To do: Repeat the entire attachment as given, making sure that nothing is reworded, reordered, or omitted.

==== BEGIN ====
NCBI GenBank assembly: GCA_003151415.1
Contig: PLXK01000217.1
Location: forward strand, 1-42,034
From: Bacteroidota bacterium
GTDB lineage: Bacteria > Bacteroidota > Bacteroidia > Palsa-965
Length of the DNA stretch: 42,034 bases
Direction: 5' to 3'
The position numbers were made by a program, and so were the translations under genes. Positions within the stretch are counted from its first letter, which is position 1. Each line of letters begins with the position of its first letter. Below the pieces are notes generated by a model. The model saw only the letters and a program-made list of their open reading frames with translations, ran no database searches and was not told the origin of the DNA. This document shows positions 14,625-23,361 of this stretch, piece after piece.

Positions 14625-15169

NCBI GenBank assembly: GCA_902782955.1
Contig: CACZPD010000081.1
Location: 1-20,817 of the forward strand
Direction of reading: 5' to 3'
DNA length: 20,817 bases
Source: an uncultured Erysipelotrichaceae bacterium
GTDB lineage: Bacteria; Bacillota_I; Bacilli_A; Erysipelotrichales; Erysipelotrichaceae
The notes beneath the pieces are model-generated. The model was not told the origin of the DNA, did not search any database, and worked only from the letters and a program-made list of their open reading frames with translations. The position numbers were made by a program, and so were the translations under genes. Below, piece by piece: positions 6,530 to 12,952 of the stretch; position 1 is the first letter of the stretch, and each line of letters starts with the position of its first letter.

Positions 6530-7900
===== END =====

NCBI GenBank assembly: GCA_003151415.1
Contig: PLXK01000217.1
Location: forward strand, 1-42,034
From: Bacteroidota bacterium
GTDB lineage: Bacteria > Bacteroidota > Bacteroidia > Palsa-965
Length of the DNA stretch: 42,034 bases
Direction: 5' to 3'
The position numbers were made by a program, and so were the translations under genes. Positions within the stretch are counted from its first letter, which is position 1. Each line of letters begins with the position of its first letter. Below the pieces are notes generated by a model. The model saw only the letters and a program-made list of their open reading frames with translations, ran no database searches and was not told the origin of the DNA. This document shows positions 14,625-23,361 of this stretch, piece after piece.

Positions 14625-15169

NCBI GenBank assembly: GCA_902782955.1
Contig: CACZPD010000081.1
Location: 1-20,817 of the forward strand
Direction of reading: 5' to 3'
DNA length: 20,817 bases
Source: an uncultured Erysipelotrichaceae bacterium
GTDB lineage: Bacteria; Bacillota_I; Bacilli_A; Erysipelotrichales; Erysipelotrichaceae
The notes beneath the pieces are model-generated. The model was not told the origin of the DNA, did not search any database, and worked only from the letters and a program-made list of their open reading frames with translations. The position numbers were made by a program, and so were the translations under genes. Below, piece by piece: positions 6,530 to 12,952 of the stretch; position 1 is the first letter of the stretch, and each line of letters starts with the position of its first letter.

Positions 6530-7900